How The 1991 'Usenet Revolution' In Moscow Predates The 'Twitter Revolution' Claims

from the technology-does-what-technology-does dept

With all the pointless talk about whether or not Twitter/Facebook were somehow instrumental in the Egyptian and Tunisian revolutions, Shocklee points us to an interesting predecessor: the mostly forgotten news of how some geeks in Moscow used Usenet during a 1991 coup attempt to spread news around the world, even as the official media was totally cut off:

USSR, August 19 1991: While Mikha?l Gorbatchev was on holiday in his datcha located in Crimea, Eight apparatchiks attempted to seize power over the state. Hostile to reforms, the ?Gang of Eight? tried to prevent the Perestoika reforms and the loss of their satellite states. These eight orthodox Communists launched an attempted coup d??tat by installing themselves as The State Committee of the State of Emergency. After Gobatchev returned he tried to restore order and save face, but it was clear that this episode would eventually lead to his downfall.

In this well documented event, there is an interesting historically episode which is often overlooked. During the two days of the coup the Russian media was shut down, and thus not covering Boris Yeltsin ranting on top of a tank for the crowd, nor the shock of the international community. All channels were blacked-out except for one; Usenet, which is the grandfather of chat-rooms and is capable or surviving without the Internet. For these precious 48 hours, a few dozen individuals contributed to this last means of communication with the outside world.

Obviously, it’s not an identical situation to what’s been going on today, but there is an interesting parallel, about how people gravitate to tools of communication in such events. And, no, I’m not serious about the “Usenet revolution” claims, but it is neat to see what was effectively an early version of the way that people in various countries have used today’s online social networking tools to communicate with the outside world. At the very least, it’s a fun historical read, that covers a story that many folks probably know nothing about.

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Comments on “How The 1991 'Usenet Revolution' In Moscow Predates The 'Twitter Revolution' Claims”

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Chris Maresca (profile) says:

Wasn't the only channel...

… or perhaps even the largest – people also used FidoNet extensively. I was running an import/export company at the time and we specialized in sending consumer goods to the former Soviet Union. FidoNet was one of the only reliable ways to communicate as it could take days to get a phone line.

Quite frankly, I don’t remember anyone using Usenet – all the communications I ever heard off and did were through FidoNet. Even CNN was using FidoNet to file reports…

AFAIK, most Usenet servers were in universities, not exactly bastions of independence at the time, while FidoNet was largely run by independent volunteers. But what do I know 😉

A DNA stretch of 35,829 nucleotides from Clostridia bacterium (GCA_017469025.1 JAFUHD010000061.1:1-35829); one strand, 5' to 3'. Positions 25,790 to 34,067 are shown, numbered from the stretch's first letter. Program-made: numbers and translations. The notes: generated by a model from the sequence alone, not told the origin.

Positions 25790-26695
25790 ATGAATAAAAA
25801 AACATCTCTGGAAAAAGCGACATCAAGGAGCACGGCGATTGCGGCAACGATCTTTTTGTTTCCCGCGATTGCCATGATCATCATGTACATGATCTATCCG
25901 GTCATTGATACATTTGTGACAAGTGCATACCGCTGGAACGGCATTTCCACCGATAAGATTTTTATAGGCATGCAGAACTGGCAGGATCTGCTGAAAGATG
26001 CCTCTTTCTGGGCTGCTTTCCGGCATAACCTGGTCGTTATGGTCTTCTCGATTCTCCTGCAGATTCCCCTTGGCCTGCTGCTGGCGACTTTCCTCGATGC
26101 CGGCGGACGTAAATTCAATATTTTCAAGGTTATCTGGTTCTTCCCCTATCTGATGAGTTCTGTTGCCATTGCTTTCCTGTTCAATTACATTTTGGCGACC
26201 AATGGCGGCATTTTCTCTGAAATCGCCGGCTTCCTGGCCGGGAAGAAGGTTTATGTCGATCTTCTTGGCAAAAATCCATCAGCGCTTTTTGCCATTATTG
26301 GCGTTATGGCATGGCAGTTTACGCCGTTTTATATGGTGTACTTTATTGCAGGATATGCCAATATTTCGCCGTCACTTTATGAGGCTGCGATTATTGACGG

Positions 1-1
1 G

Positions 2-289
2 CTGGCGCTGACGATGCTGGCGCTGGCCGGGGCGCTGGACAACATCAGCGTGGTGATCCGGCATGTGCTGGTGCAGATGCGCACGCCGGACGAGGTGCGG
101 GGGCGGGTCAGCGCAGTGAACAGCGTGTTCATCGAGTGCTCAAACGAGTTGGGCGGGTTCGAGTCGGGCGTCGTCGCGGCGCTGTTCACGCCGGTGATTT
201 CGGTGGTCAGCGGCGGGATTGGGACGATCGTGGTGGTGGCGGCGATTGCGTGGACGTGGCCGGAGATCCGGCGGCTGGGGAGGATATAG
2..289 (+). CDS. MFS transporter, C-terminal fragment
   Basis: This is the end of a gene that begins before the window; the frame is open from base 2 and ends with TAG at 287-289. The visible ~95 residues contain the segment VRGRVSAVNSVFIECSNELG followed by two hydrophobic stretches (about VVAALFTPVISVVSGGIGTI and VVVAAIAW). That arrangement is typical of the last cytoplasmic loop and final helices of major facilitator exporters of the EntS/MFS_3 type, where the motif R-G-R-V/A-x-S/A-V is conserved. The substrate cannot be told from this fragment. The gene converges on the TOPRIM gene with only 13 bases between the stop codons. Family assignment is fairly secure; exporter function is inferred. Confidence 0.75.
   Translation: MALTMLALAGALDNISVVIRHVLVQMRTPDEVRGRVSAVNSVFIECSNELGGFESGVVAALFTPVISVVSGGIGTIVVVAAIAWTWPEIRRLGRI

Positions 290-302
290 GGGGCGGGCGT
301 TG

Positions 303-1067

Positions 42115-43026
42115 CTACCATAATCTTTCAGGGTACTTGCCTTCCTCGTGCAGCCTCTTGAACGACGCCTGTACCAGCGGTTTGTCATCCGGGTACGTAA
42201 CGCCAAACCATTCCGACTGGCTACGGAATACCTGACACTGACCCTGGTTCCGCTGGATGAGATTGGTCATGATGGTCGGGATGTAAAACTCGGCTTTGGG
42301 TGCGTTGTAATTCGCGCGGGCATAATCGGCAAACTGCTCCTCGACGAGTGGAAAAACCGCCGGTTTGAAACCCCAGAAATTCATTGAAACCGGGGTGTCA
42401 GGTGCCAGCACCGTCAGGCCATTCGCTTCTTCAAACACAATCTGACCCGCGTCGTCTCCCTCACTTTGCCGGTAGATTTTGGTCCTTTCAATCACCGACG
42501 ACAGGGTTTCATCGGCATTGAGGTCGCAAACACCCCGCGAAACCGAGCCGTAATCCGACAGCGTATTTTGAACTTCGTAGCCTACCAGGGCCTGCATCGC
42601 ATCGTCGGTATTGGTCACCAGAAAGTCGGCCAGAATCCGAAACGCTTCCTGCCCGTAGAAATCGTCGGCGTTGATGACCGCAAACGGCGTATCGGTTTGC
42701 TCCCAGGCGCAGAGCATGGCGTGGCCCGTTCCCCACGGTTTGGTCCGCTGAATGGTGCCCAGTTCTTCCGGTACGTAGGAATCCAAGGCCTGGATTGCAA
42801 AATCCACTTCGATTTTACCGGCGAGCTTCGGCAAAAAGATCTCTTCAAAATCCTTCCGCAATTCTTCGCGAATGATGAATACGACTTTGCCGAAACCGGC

Mike Meyers says:

Re: Wasn't the only channel...

I have to agree with Chris here – even to the point of challenging this report. As I remember it was FIDONET that was getting through. Usenet was using the same internet mechanics (I’ll assume university links) as anything else (like email) and would have been easily cut off. The distributed nature of Fidonet would make it nearly impossible to shut down.

I’ll leave this to others to properly research.

Anonymous Coward says:

There is one huge difference

There is one huge difference.

That was computers being used to communicate to the outside world.

This is computers being used to communicate to themselves. Communicating to the outside world is just a side effect.

And today we have many more people who use computers to communicate, so the effect is greater.

Pickle Monger (profile) says:


Wow. Didn’t know about that. I’m going to remember this next time some fucktard brings up the “nerd in parents’ basement” argument.
Ironically though, the communications inside the country and in Moscow specifically, couldn’t have been less “offline”. I remember lots of people constantly running back and forth, updating friends and family in person. Nobody trusted the phones all that much as it was generally assumed that they were tapped.
And when the 1993 events rolled around people were so jaded that most just went about their business and just watched the news after work.

Anonymous Coward says:

I’m too young to have used Usenet and FidoNet much (I just use gmane as a cleaner interface to mailing lists) but one thing that always struck me about the older protocols is how much added robustness you can squeeze out of a protocol designed to deal with intermittent connectivity.

In some sense, we’re experiencing a bit of a renaissance in that sphere, what with distributed version control like Git/Hg/Bzr and tools like TiddlyWiki. (Many people use TiddlyWiki as a personal wiki, but it’s actually designed with the intent to be used as a teaching wiki in places like Africa where Internet connectivity is sparse, intermittent, slow, and expensive like early developed-world network links and includes a plugin-backed system for behaviour akin to git pull/push)

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